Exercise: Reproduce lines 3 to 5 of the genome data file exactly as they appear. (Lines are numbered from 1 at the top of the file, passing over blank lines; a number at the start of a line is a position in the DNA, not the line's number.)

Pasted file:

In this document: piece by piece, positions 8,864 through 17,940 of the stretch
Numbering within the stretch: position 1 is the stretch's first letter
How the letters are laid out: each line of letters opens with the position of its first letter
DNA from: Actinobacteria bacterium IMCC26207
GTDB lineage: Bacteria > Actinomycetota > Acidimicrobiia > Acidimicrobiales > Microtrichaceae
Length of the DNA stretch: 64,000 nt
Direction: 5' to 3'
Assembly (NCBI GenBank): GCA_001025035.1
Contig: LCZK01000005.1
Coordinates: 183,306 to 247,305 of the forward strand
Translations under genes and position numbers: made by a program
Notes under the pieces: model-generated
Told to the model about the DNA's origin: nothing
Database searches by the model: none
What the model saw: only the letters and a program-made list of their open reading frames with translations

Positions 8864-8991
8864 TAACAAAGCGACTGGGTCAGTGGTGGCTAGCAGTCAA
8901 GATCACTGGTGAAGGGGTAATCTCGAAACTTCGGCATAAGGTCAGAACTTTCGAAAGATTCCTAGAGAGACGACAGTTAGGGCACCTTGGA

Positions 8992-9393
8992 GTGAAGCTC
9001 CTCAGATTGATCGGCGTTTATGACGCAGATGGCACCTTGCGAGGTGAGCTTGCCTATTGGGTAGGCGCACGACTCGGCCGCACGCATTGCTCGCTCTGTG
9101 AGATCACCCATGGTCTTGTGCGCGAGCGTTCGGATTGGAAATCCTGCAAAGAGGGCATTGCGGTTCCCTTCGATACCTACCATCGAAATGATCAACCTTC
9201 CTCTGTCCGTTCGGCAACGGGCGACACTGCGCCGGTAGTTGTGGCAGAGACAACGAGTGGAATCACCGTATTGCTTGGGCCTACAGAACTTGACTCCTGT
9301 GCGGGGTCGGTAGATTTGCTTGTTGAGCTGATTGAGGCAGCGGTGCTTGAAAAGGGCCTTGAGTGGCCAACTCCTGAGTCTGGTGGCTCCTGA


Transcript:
How the letters are laid out: each line of letters opens with the position of its first letter
DNA from: Actinobacteria bacterium IMCC26207
GTDB lineage: Bacteria > Actinomycetota > Acidimicrobiia > Acidimicrobiales > Microtrichaceae